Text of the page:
Wraith treatment: Looks to be spaceship battle cannon fodder. I probably won’t read this one.
“Hunt and Run”
Summary: Shep’s team encounters the V’rdai, a group of runner hunters which Ronon was once friends with. This is mainly a book about Ronon, a flashback story within a story.
Wraith featured: Yes, but not many; the V’rdai are the main antagonists. The Wraith are mainly ones who hunted Ronon in flashback, before the arrival of the New Lanteans. ****In spite of Todd being on the cover of this book, Todd is NOT featured.***
Wraith treatment: Most of them end up being cannon fodder because they are hunting Ronon. Pretty much expected. The impersonal pronoun “it” is used to refer to male Wraith. Some Wraith make over-the-top taunts not seen on the show. It was said forest animals instinctively fear Wraith and hide from them; but, on the show, wildlife thrived on top of Sally’s dormant hive, nature was beautiful near Rhys’s facility, and those glowing insect-like beings could not get enough of Greg, even annoying him to the point of their demise. Another reader on dA also pointed out a Wraith claims they dislike climbing trees especially when danger lurks, but Elric did just that in “Instinct” and both Iratus bug and human ancestors are climbers.
Summary: From Amazon, “Colonel Sheppard’s team soon encounters a strange sect of Ancients living beneath the surface, a sect devoted to decadence and debauchery for whom novelty is the only entertainment. And in the team from Atlantis they find the ultimate novelty to enliven their bloody gladiatorial games.”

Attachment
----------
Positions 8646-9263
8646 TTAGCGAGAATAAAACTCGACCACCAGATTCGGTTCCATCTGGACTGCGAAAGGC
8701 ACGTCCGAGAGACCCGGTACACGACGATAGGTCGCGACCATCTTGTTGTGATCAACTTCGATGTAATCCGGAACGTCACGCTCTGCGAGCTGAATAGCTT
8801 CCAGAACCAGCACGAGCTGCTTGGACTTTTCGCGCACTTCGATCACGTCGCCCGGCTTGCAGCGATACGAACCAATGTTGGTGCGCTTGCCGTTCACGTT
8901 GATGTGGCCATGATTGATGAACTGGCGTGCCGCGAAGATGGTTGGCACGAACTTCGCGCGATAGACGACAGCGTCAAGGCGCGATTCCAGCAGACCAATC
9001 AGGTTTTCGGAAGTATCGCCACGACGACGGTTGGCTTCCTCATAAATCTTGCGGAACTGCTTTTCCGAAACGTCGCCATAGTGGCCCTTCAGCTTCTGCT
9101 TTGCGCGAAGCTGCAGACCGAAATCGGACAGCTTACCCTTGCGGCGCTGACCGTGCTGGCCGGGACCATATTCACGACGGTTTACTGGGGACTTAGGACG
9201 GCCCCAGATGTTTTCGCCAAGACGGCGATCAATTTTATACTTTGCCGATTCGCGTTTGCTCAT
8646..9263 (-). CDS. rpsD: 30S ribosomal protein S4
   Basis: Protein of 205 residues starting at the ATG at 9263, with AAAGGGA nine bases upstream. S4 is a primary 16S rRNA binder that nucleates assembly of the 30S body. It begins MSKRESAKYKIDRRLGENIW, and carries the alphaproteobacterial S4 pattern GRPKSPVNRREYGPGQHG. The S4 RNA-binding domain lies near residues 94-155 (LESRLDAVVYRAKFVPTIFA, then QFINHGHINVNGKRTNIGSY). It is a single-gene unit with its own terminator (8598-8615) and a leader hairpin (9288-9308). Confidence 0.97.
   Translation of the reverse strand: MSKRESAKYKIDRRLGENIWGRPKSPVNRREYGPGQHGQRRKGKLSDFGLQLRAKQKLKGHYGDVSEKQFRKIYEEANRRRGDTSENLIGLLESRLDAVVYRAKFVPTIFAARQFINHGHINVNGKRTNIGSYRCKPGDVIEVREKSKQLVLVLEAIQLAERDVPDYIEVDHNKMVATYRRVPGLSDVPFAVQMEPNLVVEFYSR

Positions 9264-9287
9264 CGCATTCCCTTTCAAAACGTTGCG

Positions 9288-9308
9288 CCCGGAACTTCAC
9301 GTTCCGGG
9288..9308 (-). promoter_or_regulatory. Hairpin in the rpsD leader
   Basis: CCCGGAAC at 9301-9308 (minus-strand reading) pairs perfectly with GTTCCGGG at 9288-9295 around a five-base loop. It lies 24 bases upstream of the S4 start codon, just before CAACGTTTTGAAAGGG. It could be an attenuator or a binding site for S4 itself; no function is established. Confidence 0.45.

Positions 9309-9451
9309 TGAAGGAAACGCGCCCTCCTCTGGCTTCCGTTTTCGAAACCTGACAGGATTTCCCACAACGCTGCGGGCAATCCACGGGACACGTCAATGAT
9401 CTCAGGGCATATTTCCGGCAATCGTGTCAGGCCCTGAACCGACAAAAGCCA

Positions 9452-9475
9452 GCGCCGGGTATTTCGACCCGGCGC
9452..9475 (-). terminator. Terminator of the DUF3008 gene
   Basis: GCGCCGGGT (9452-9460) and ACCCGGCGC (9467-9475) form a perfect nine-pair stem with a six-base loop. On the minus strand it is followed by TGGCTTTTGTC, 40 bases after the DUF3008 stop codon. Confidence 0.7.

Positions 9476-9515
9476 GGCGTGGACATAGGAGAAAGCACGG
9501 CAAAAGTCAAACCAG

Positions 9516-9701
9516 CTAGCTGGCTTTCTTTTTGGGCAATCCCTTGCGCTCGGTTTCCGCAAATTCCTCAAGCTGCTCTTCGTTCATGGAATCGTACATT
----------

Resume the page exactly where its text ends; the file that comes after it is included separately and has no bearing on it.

Wraith featured: Will update this if/when I read it. In a quick scan, I only saw battles with them as cannon fodder, no character development, and also newly-created beings with some Wraith DNA mixed in. Not a book I will spend time reading as a Wraith fan.
An anthology of SGA and SG1 stories (As an eBook on October 23, 2014; Paperback copies November 6, 2014). This being a Wraith-related site, this review will only focus on the stories with Wraith. The cover states it is volume one of The Travellers’ Tales. May there be more Wraithy tales in future books, especially by Legacy authors!
===Short summary of “Consort (see Legacy books section)
***Short summary of “Blade of Atlantis (see Legacy books section)
###Short summary of “Bone Music”: Set during Carter’s time of leadership of Atlantis, John, Rodney, and Jennifer investigate a desolate ragged world where atmospheric properties render Wraith Tech sensors useless and the people living on the shore have some odd rituals and festivals. Mostly John’s point of view. A masked warrior is shown near the end, not much screen time and as cannon fodder.